In the parlance of PBCore, the term “Intellectual Content” is used to refer to what is typically known in the archival community as “Descriptive Metadata”. This includes information that can help to identify an asset, as well as describe the content of the asset. “Intellectual Property” is used to refer to what is typically known in the archival community as “Administrative Metadata”. This is information that concerns the creation, authorship, and ownership of the asset. For the purpose of this blog post, the terms DMD (Descriptive MetaData) and AMD (Administrative MetaData) will be used. Another type of metadata that will be discussed is Technical Metadata (TMD). This type of metadata refers any attributes which describe the physical or digital properties of an object. The size of a book, the playback speed of a tape, and the frame width of a digital video are all examples.

The example PBCore document for Archival Description can be described with the following model:archival_description

At the root level there is a <pbcoreDescriptionDocument> element. Within this element, we have DMD, AMD, and a Physical Instantiation.

The DMD is made up of a number of fields that describe the asset and its content. These fields include <pbcoreIdentifier>, <pbcoreTitle>, <pbcoreDescription>, <pbcoreGenre>,  and <pbcoreCoverage>.

The AMD section is made up of a number of fields that describe who was involved with the creation of the asset. In this case, these fields include <pbcoreCreator> and <pbcoreContributor>. You may notice that these elements are repeated many times within this document. This is a perfectly valid way to use these elements, since many a/v and broadcast assets have a number of creators, contributors, and copyright holders.

The physical instantiation exists within the <pbcoreInstantiation> element. All of the information in this section refers to the actual physical instantiation, which in this case is a Master version of a VHS tape, about an hour and a half in duration, that resides in the McHale University Library.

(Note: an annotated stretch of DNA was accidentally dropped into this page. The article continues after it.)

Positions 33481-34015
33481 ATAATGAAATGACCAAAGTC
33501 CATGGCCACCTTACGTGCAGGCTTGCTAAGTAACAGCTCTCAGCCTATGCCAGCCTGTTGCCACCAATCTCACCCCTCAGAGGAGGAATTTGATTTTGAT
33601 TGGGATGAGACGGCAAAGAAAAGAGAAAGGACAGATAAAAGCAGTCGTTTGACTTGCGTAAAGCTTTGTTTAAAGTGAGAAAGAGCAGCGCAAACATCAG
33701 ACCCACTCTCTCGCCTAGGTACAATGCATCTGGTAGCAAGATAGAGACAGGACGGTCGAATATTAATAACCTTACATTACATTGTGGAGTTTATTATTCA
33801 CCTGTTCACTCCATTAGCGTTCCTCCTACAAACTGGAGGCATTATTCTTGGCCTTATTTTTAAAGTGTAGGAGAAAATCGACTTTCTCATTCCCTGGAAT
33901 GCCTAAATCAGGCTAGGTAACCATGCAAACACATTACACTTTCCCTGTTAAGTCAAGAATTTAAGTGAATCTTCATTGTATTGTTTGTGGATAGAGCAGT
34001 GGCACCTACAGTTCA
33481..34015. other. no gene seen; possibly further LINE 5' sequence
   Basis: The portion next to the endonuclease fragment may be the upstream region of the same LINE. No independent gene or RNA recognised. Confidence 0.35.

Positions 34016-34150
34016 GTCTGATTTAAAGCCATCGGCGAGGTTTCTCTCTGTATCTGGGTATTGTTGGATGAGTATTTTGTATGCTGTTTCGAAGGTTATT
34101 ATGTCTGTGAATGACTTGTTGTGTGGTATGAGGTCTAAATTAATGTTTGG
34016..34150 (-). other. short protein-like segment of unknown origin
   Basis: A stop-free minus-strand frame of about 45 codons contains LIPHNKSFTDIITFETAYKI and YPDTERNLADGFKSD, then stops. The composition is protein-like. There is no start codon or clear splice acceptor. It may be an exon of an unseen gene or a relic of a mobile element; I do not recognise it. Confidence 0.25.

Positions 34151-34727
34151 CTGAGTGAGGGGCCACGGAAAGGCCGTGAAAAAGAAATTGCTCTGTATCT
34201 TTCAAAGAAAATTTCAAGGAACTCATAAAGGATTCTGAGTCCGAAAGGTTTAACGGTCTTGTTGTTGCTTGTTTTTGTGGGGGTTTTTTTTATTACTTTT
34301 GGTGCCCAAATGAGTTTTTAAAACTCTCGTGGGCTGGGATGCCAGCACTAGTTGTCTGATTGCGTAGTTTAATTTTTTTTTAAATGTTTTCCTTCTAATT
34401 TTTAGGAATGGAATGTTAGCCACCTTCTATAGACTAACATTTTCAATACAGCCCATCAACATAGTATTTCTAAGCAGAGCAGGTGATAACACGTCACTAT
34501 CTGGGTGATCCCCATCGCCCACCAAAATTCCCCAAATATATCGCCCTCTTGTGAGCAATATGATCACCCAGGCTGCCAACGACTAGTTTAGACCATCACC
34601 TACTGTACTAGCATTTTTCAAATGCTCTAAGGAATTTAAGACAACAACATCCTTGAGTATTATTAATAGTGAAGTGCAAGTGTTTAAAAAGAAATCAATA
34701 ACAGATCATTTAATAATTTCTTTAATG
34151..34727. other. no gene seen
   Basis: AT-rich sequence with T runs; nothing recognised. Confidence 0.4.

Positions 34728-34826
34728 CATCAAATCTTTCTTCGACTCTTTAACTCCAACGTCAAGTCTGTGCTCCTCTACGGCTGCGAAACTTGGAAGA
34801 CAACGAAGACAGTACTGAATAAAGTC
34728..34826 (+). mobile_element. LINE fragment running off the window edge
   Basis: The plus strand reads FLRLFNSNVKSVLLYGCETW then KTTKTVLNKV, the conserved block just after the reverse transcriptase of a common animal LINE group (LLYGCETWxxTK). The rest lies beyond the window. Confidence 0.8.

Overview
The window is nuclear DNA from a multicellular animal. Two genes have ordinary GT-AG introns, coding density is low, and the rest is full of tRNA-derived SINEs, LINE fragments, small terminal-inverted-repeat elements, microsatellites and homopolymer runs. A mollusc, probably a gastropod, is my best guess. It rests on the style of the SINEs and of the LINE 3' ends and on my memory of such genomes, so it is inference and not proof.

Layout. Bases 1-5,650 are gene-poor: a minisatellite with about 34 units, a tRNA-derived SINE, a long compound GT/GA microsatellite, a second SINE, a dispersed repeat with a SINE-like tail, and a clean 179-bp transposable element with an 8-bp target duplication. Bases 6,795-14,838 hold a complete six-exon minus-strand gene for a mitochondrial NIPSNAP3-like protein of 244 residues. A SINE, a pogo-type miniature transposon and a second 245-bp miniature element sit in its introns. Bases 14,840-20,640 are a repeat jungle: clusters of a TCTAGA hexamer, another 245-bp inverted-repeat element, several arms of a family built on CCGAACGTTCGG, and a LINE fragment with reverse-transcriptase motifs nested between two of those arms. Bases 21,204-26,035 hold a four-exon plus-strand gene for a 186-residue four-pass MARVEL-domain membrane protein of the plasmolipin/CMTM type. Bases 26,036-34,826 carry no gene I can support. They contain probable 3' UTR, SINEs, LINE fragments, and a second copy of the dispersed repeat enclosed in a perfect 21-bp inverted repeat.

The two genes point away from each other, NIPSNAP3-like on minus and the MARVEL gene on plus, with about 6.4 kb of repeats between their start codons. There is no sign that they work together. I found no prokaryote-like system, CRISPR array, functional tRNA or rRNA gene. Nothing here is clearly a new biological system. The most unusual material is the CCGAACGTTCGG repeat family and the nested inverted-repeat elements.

The information contained in these three sections affords a number of interactions with the asset. It can aid users in finding this asset, it can help users determine what the rights associated with the asset may be, and how it can help users play back the physical instantiation of the asset, among other things.

Asset Managment

PBCore can also be used to aid in asset management. In this case, the PBCore document describe the physical and digital locations of A/V assets and their digital derivatives, as well as the relationships between the tapes and files. The example file can be illustrated with the following model:


In this model we see that like the last example, the asset is represented by a single pbcoreDescriptionDocument. However, unlike the earlier example, this asset is also described by three different pbcoreInstantiations. This is a many-to-one relationship, where each instantiation is related to the original content, but has a different physical or digital format.

The physical instantiation describes the original object, in this case, a reel of 1/4 inch audio tape. The first digital instantiation describes the 96kHz/24bit preservation master WAV file, and the second digital instantiation describes MP3 access copy derived from that master file. In the PBCore file, each instantiation section includes DMD, AMD, and TMD associated with that specific object. This information describes the properties of the object, the content contained on the object, technical details about the object that aid in playback and discovery, and also how the objects relate to one another.

The <instantiationRelation> element is a parent element that contains the <instantiationRelationType> and <instantiationRelationIdentifier> elements. The <instantiationRelationIdentifier> element contains the identifier of the instantiation or object that the instantiation in question is related to, and the <instantiationRelationType> element describes that relationship. For example, the preservation master is “Derived From” the physical object, and the acccess copy is then “Derived From” the preservation master.

The purpose of this example is to show that how a single asset can be described using as many instantiations as necessary. These instantiations contain information used for describing the objects, as well as relating them to one another, which aids greatly with asset management.

Digital Preservation